BOSS introduces a new line of pedals with the 200 series, which compactly stores superior sound and functionality into a compact form that takes up space on your board. Operation is simple and intuitive with grab-and-go controls and multi-function switches, while onboard memory allows you to store several configurations for instant retrieval. Every one of the 200 series pedals comes with high-quality audio and support for external control via footswitches, an expression pedal, or MIDI.
The EQ-200 is the world’s most adaptable guitar and bass compact EQ. It has an on-board graphical display that shows the current EQ curve at a glance, as well as two 10-band equalization channels. The channels may be configured for stereo, parallel, or series operation, and external pedals may even be patched in for deep pre/post tone shaping. Moreover, you may select three distinct EQ-200 performance settings for each of the 10 bands’ frequency centers. This allows you to maximize the EQ-200’s efficacy for various instruments.
Version 1.1 Update: User Memory Expansion
The BOSS 200 series gets considerable extra memory capacity for storing and retrieving sounds thanks to the free Version 1.1 software update. There are currently 128 user configurations available. MIDI program change may also be used to recall setups. Each 200 series pedal’s Version 1.1 update is accessible via the Downloads page.
Features Boss EQ-200
- With a 32-bit AD/DA, 32-bit floating point processing, and a 96 kHz sampling rate, class-leading sound quality is achieved.
- In stereo, parallel, or series, dual 10-band EQs are available.
- Pre and/or post tone shaping is applied to the inserted function for processing external effects.
- 30 Hz to 12.8 kHz, 32 Hz to 16 kHz, and 28 Hz to 14 kHz are the three different range settings.
- Each band has a 15-dB boost/cut, and each channel has an overall level adjustment.
- For operating both EQ channels at the same time, a stereo link function is available.
- Hands-on sliders and a graphic EQ display are included in the intuitive interface.
- With a footswitch or dedicated panel button, recall previous memories in sequence as well as real-time panel settings.
- To prevent unwanted modifications, the function Panel Lock is enabled.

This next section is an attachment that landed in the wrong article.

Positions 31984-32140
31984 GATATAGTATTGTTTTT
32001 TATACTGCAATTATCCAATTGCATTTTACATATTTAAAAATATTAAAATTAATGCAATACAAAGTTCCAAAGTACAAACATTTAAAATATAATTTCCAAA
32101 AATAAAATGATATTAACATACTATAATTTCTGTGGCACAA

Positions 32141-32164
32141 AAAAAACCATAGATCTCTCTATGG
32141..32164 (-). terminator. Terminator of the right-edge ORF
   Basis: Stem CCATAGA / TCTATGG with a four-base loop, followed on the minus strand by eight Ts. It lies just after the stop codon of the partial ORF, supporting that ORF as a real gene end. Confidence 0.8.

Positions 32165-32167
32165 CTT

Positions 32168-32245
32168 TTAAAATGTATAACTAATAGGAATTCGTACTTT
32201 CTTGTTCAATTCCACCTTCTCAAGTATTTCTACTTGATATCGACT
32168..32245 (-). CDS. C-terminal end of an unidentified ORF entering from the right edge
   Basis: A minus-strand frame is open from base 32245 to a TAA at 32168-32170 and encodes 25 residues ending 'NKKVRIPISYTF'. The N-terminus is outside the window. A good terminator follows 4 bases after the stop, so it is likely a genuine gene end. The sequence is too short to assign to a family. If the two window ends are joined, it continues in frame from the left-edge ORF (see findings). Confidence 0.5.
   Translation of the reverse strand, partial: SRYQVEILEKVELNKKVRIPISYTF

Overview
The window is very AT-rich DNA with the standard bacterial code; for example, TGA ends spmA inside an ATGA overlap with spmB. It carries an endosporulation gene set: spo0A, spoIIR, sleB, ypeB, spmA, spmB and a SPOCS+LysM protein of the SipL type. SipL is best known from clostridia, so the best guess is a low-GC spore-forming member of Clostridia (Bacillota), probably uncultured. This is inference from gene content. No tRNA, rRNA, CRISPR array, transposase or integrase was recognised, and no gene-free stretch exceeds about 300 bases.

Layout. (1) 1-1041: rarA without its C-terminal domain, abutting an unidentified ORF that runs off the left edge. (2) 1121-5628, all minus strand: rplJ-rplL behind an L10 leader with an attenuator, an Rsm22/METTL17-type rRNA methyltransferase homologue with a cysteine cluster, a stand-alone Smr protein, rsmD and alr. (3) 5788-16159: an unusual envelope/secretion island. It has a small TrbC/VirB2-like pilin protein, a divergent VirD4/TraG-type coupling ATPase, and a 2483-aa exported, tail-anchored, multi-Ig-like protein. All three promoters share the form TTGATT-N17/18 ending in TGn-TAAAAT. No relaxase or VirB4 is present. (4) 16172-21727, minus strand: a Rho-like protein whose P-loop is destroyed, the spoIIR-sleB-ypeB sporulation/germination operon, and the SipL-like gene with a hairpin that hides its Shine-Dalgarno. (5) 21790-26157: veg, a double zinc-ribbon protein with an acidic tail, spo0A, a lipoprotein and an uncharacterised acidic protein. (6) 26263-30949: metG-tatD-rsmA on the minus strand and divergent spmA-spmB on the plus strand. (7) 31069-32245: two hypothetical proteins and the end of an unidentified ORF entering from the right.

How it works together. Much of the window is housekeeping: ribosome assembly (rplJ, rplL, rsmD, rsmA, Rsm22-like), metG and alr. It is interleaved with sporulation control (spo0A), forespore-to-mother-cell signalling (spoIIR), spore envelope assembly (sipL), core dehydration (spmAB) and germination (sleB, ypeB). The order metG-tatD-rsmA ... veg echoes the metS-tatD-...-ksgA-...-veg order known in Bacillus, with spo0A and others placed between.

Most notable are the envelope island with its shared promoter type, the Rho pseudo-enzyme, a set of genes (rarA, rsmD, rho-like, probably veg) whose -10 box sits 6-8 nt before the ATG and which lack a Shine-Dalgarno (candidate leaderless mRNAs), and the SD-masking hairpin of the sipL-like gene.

- Two footswitches are installed on the console, each with its own set of customizable settings.
- External footswitches, an expression pedal, and MIDI can all be used to give more control.
- Mini TRS jacks (BMIDI-5-35 adaptor cable available separately) are used to provide full MIDI I/O.
- For firmware updates, there’s a Micro USB port.
- PSA-series AC adapter, or three AA batteries, are required.
Benefits EQ-200 Graphic Equalizer
Reading the manual is crucial for this unit, because the labeling and UI can be confusing to someone who just received this unit. It sounds just fine, boosts frequencies, and nothing incredibly special. The memory feature is nice and the footswitch allows to change memories, it has a manual mode and two channels, the menu can configure the foot-switches’ operation modes.
Personally, I don’t really get sold on the stereo feature and would just use this as a dual mono EQ with a memory switching ability. I think someone with good routing experience could find many uses for this as a chain effect.
- I love that it has Midi capabilities.
- It is very easy to program and with the new update it has so many presets available for anybody’s needs.
- The best feature is the ability to run an EQ both before and after distortion. Using both of those together, your tonal possibilities are endless.
- Fantastic pedal with lots of presets/flexibility.
- Sounds great and is built like tank!
- 2 ins, 2 outs, presets, and a great graphic interface make this equalizer arguably the strongest and most versatile in its price range.
I’m really enjoying the 200 Series form factor, sturdy but not bulky, sparkly, excellent DSP processing, 200 programmable preset slots, and STEREO. I need another one for my synths now… I noticed another reviewer pointed out that the little screen giving visual feedback is pointless if you’re looking at the same curve made by the faders. This is true only in that sense, because once you’ve saved more than one preset, you can look at the saved curve in the screen and throw the faders to those positions in order to edit the preset or simply try adjustments.back to menu ↑
Boss EQ-200, based on reviews I wanted to give it a try. However, my first intention was to use it not for my guitar but as a Microphone input EQ. I’ve been looking for a dedicated microphone EQ and didn’t what to have to purchase an entire amp system or a unit of larger size that only adjusted Low – Mid – High range. Based on some Amazon buyer feedbacks, I figured I give it a try. I can report that it worked great and I was surprised on how much I was able to improve vocal output. It did such a great job with the microphone I decided to buy a second unit for my guitar. Using it with guitar I found it was much more difficult to fine tune and shape the sound of the guitar output to my satisfaction. I think if the slider had twice the travel it likely would be a big improvement. Still, it’s was obvious that with more practice it likely will be a very useful tool. Also, the fact you could save 4 setting as presets was Great. BUT WAIT! Roland/Boss just updated the firmware so that you can now save 200 presets. For me that much more than I will ever use, but you can program the unit to have much less so that you don’t have to scroll through more than you need. I do feel it’s a bit over priced for an EQ pedal but based on the reviews and it’s feature it’s a nice unit to have. It might be even be THE Unit to have.